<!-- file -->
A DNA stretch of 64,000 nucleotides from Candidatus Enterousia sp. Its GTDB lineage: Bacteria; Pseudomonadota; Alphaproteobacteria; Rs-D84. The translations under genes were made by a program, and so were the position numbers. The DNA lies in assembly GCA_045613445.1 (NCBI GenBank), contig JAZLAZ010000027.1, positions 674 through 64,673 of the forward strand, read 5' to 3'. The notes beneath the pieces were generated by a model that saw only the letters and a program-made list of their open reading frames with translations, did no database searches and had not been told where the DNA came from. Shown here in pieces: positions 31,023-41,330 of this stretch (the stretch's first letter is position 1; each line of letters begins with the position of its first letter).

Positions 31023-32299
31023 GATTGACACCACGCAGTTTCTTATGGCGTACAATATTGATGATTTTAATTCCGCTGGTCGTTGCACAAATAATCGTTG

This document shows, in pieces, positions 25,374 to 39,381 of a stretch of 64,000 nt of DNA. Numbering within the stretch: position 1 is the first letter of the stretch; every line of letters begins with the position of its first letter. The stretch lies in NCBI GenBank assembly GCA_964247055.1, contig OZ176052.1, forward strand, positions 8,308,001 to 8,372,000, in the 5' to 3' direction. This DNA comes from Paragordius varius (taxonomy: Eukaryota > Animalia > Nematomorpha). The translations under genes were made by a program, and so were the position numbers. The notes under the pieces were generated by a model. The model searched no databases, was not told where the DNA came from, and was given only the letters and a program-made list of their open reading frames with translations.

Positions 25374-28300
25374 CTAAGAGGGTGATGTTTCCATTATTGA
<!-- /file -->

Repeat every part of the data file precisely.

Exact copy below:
A DNA stretch of 64,000 nucleotides from Candidatus Enterousia sp. Its GTDB lineage: Bacteria; Pseudomonadota; Alphaproteobacteria; Rs-D84. The translations under genes were made by a program, and so were the position numbers. The DNA lies in assembly GCA_045613445.1 (NCBI GenBank), contig JAZLAZ010000027.1, positions 674 through 64,673 of the forward strand, read 5' to 3'. The notes beneath the pieces were generated by a model that saw only the letters and a program-made list of their open reading frames with translations, did no database searches and had not been told where the DNA came from. Shown here in pieces: positions 31,023-41,330 of this stretch (the stretch's first letter is position 1; each line of letters begins with the position of its first letter).

Positions 31023-32299
31023 GATTGACACCACGCAGTTTCTTATGGCGTACAATATTGATGATTTTAATTCCGCTGGTCGTTGCACAAATAATCGTTG

This document shows, in pieces, positions 25,374 to 39,381 of a stretch of 64,000 nt of DNA. Numbering within the stretch: position 1 is the first letter of the stretch; every line of letters begins with the position of its first letter. The stretch lies in NCBI GenBank assembly GCA_964247055.1, contig OZ176052.1, forward strand, positions 8,308,001 to 8,372,000, in the 5' to 3' direction. This DNA comes from Paragordius varius (taxonomy: Eukaryota > Animalia > Nematomorpha). The translations under genes were made by a program, and so were the position numbers. The notes under the pieces were generated by a model. The model searched no databases, was not told where the DNA came from, and was given only the letters and a program-made list of their open reading frames with translations.

Positions 25374-28300
25374 CTAAGAGGGTGATGTTTCCATTATTGA